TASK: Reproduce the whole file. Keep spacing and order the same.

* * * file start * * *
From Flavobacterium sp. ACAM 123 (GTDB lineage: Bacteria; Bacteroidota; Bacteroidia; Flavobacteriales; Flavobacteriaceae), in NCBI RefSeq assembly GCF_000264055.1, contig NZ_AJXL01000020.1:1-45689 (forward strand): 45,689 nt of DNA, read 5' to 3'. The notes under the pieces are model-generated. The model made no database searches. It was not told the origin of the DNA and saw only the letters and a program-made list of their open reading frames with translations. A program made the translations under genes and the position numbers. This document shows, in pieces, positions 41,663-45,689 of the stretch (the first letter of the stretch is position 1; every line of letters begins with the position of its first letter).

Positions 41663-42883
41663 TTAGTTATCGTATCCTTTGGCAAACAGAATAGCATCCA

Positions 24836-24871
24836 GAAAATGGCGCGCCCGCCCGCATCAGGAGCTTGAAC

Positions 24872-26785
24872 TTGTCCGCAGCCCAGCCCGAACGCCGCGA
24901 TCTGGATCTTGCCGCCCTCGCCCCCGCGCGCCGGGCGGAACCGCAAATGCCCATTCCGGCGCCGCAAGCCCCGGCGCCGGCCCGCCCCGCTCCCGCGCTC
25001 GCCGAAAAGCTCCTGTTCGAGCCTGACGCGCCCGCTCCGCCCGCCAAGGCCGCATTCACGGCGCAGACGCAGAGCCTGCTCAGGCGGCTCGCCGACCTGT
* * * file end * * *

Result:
From Flavobacterium sp. ACAM 123 (GTDB lineage: Bacteria; Bacteroidota; Bacteroidia; Flavobacteriales; Flavobacteriaceae), in NCBI RefSeq assembly GCF_000264055.1, contig NZ_AJXL01000020.1:1-45689 (forward strand): 45,689 nt of DNA, read 5' to 3'. The notes under the pieces are model-generated. The model made no database searches. It was not told the origin of the DNA and saw only the letters and a program-made list of their open reading frames with translations. A program made the translations under genes and the position numbers. This document shows, in pieces, positions 41,663-45,689 of the stretch (the first letter of the stretch is position 1; every line of letters begins with the position of its first letter).

Positions 41663-42883
41663 TTAGTTATCGTATCCTTTGGCAAACAGAATAGCATCCA

Positions 24836-24871
24836 GAAAATGGCGCGCCCGCCCGCATCAGGAGCTTGAAC

Positions 24872-26785
24872 TTGTCCGCAGCCCAGCCCGAACGCCGCGA
24901 TCTGGATCTTGCCGCCCTCGCCCCCGCGCGCCGGGCGGAACCGCAAATGCCCATTCCGGCGCCGCAAGCCCCGGCGCCGGCCCGCCCCGCTCCCGCGCTC
25001 GCCGAAAAGCTCCTGTTCGAGCCTGACGCGCCCGCTCCGCCCGCCAAGGCCGCATTCACGGCGCAGACGCAGAGCCTGCTCAGGCGGCTCGCCGACCTGT